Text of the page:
May the Light Shine Upon Thee

Here’s something that was interesting to me and probably isn’t to that many other people, although maybe you’re an exception. That is the novelization of the first Dragon Quest game. The author, Hideo Takayashiki, wrote adaptations of the original three games. I’m not sure how many games were novelized, but I do remember seeing that the author of the DQ5 book sued the makers of Your Story for using some of the details she invented, including the hero’s name. And there’s some talk of someone starting a translation of the DQ4 novel, but only made it through part of the first chapter. Anyway, I believe all of the first three were written after 3 came out, so the writer was able to incorporate some elements of that game, which was a prequel to the first. The story reads like fairly typical fantasy, a bit darker than the game itself. The translator used the original English names for things, so it has wyverns instead of chimeras.
There are back stories for the supporting characters, including a witch who was in love with Erdrick, and a priest who became the Dragonlord‘s chief wizard. The hero, Aleph, is accompanied part of the way by Garcilla, a wandering warrior with a giant eagle companion.

The plot is a little more complicated than what we’re told in the game, with the Dragonlord having stolen the Sphere of Light about 200 years previously, but needing it to recharge before he could complete his conquest.

During this attack, towns were destroyed and the land altered, explaining the terrain changes in between DQ3 and 1.

The issue of game worlds being really small is partially explained by how Alefgard is still recovering from this disaster, but also that what we see in-game is only representative of what’s actually there; the towns have more than, like, twenty people. Aleph is born in Hauksness in the Damdara Desert, and visited by three wise men bearing gifts, Nativity-style. The Dragonlord’s forces destroy the town, which is why it’s in ruins during the game, but the baby is taken away and raised by a blacksmith in Brecconary. Since we have no idea where he’s from in the game, it’s nice to get some explanation for him. Princess Gwaelin is also said to have been almost killed but then raised by someone else, and not taken to the cave until the events of the story, which contradicts what little we’re told in the source material.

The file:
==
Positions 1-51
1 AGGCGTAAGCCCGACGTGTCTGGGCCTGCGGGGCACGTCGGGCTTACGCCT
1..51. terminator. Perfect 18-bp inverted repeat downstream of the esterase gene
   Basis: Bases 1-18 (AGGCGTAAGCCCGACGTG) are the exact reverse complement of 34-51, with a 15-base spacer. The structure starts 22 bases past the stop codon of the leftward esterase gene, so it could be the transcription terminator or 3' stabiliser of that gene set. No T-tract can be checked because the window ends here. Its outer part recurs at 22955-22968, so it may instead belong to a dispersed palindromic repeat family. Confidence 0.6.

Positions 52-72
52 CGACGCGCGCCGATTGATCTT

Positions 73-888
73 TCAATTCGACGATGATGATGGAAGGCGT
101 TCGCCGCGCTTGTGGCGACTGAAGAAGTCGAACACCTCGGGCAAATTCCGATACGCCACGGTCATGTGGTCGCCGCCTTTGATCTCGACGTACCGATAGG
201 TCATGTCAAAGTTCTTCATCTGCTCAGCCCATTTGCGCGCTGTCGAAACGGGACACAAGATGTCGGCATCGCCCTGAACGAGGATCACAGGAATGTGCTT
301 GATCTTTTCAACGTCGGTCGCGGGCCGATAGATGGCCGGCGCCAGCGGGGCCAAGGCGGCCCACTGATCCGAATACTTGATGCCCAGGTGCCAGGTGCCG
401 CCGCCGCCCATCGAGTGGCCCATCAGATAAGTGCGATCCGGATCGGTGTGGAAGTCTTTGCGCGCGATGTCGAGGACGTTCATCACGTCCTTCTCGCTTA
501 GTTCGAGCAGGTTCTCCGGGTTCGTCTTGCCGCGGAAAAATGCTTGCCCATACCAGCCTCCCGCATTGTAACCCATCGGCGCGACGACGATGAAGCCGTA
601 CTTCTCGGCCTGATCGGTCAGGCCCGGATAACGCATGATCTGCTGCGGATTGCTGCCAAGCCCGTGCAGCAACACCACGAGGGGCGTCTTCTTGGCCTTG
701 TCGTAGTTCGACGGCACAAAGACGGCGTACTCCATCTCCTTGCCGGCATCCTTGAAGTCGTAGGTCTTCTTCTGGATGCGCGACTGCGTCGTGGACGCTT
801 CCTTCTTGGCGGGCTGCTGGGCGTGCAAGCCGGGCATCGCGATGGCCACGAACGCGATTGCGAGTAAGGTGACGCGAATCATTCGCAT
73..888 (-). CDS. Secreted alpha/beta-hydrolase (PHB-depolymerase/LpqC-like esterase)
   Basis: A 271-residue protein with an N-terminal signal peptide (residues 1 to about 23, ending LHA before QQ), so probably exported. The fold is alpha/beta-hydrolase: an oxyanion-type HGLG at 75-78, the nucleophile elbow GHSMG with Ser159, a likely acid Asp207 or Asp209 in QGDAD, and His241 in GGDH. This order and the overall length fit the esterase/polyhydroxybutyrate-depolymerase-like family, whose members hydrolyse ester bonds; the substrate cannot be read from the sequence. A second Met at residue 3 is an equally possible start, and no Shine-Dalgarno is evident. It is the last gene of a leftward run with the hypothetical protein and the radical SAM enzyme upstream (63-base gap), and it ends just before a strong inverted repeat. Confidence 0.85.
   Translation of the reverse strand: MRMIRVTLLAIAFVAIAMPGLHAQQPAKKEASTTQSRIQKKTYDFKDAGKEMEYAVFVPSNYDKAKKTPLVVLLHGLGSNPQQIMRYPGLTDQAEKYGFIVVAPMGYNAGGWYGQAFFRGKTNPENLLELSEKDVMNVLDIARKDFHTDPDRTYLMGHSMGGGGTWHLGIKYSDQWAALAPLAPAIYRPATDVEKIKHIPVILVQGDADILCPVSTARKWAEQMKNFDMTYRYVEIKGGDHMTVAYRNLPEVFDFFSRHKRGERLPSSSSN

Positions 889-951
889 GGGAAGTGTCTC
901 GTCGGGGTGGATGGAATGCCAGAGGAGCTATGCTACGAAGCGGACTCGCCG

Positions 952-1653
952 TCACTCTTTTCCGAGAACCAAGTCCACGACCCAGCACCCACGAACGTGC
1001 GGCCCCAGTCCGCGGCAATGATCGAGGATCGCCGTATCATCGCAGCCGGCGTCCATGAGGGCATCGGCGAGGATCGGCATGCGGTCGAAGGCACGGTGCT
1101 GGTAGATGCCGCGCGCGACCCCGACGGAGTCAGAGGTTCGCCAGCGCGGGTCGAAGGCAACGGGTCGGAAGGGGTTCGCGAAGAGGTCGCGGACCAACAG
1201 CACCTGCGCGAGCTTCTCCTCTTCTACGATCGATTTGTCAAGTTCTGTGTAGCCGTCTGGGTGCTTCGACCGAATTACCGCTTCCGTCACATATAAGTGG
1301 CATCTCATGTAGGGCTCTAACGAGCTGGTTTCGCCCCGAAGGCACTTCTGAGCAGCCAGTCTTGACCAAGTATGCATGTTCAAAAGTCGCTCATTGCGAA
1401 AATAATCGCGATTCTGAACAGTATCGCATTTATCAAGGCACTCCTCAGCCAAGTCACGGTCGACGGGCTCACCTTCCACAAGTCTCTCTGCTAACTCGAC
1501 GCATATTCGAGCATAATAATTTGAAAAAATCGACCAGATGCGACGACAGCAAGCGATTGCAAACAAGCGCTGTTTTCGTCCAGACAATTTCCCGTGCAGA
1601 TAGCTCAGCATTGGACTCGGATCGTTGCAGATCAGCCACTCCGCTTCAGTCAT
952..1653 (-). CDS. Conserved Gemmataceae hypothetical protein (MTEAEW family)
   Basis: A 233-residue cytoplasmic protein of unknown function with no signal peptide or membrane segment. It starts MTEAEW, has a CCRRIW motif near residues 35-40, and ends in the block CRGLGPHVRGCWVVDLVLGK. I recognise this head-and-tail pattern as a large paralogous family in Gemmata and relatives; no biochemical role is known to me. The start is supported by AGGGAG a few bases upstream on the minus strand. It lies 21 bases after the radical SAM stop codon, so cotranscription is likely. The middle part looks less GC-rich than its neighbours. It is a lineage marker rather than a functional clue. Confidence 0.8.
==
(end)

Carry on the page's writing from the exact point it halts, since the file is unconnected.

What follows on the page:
And the Dragonlord himself is confirmed to be the son of the Dragon Queen who gave Erdrick the Sphere of Light, which I had suspected anyway, and which is why he considers the Sphere to be rightfully his.

The island where the Dragonlord’s castle stands is said to have been a shrine to Rubiss, presumably in between the time when the castle sank into the ground after the defeat of Zoma and when the new villain…raised it somehow, I suppose. The real-world deities Mitra and Ishtar are both referenced, and I believe the former is also mentioned in the novel about Rubiss, of which only one chapter has been translated into English. And speaking of potential connections between games, I just recently found out that the sequel manga to Emblem of Roto reveals that Erdrick has some Dragovian blood, as does the hero of DQ8.

This entry was posted in Animals, Babylonian, Book Reviews, Comics, Dragon Quest, Magic, Monsters, Mythology, Names, Persian, Video Games and tagged , , , , , , , , , , , , , , , , , , , , , , , , , , . Bookmark the permalink.

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